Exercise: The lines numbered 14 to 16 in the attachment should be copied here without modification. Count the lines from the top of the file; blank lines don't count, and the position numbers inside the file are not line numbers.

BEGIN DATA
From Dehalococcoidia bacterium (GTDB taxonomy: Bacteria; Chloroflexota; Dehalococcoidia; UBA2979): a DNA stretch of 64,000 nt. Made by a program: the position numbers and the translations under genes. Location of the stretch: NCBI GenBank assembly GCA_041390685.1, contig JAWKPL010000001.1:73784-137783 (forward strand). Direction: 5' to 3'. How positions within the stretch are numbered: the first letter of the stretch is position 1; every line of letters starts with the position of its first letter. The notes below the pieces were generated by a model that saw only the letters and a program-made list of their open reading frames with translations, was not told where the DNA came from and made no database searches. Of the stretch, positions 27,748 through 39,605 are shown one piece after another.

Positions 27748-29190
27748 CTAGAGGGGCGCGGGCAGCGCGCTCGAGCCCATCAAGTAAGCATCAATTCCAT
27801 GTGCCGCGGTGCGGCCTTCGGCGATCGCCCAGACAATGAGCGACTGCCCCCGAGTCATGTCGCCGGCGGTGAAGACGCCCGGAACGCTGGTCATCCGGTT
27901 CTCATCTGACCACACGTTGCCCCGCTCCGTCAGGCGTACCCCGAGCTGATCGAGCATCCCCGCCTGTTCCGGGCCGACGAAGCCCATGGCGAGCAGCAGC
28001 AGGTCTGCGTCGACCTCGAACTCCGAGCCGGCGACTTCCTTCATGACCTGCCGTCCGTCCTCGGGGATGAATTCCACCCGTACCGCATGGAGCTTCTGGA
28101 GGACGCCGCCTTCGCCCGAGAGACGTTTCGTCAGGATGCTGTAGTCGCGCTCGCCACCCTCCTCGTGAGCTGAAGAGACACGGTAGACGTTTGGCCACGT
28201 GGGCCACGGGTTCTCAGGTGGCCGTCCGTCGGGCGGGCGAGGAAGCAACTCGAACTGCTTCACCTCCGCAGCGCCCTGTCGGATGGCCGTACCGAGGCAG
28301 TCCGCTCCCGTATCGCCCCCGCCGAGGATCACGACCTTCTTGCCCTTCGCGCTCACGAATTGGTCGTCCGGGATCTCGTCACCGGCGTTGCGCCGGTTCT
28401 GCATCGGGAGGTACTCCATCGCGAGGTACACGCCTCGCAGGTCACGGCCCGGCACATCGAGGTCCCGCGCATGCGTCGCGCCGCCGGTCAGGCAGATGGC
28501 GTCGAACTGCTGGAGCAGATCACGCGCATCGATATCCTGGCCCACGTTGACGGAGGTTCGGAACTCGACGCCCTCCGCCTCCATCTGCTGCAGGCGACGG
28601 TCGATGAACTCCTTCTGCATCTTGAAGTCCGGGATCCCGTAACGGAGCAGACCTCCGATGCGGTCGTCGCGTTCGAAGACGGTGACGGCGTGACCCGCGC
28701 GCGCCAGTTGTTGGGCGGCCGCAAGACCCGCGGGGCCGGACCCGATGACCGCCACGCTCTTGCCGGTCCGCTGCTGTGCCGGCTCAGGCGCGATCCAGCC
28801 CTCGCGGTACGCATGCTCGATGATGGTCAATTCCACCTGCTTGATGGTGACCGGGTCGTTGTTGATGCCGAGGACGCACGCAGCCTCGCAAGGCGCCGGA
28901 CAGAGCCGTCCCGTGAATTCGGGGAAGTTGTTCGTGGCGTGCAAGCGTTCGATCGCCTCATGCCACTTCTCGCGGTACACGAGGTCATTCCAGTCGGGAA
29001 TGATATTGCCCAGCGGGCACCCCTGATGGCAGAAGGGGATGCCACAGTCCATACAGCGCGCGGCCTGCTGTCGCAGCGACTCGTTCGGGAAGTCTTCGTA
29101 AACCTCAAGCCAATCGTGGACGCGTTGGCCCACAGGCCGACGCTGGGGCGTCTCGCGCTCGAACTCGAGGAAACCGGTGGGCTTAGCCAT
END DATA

28801 CTCGCGGTACGCATGCTCGATGATGGTCAATTCCACCTGCTTGATGGTGACCGGGTCGTTGTTGATGCCGAGGACGCACGCAGCCTCGCAAGGCGCCGGA
28901 CAGAGCCGTCCCGTGAATTCGGGGAAGTTGTTCGTGGCGTGCAAGCGTTCGATCGCCTCATGCCACTTCTCGCGGTACACGAGGTCATTCCAGTCGGGAA
29001 TGATATTGCCCAGCGGGCACCCCTGATGGCAGAAGGGGATGCCACAGTCCATACAGCGCGCGGCCTGCTGTCGCAGCGACTCGTTCGGGAAGTCTTCGTA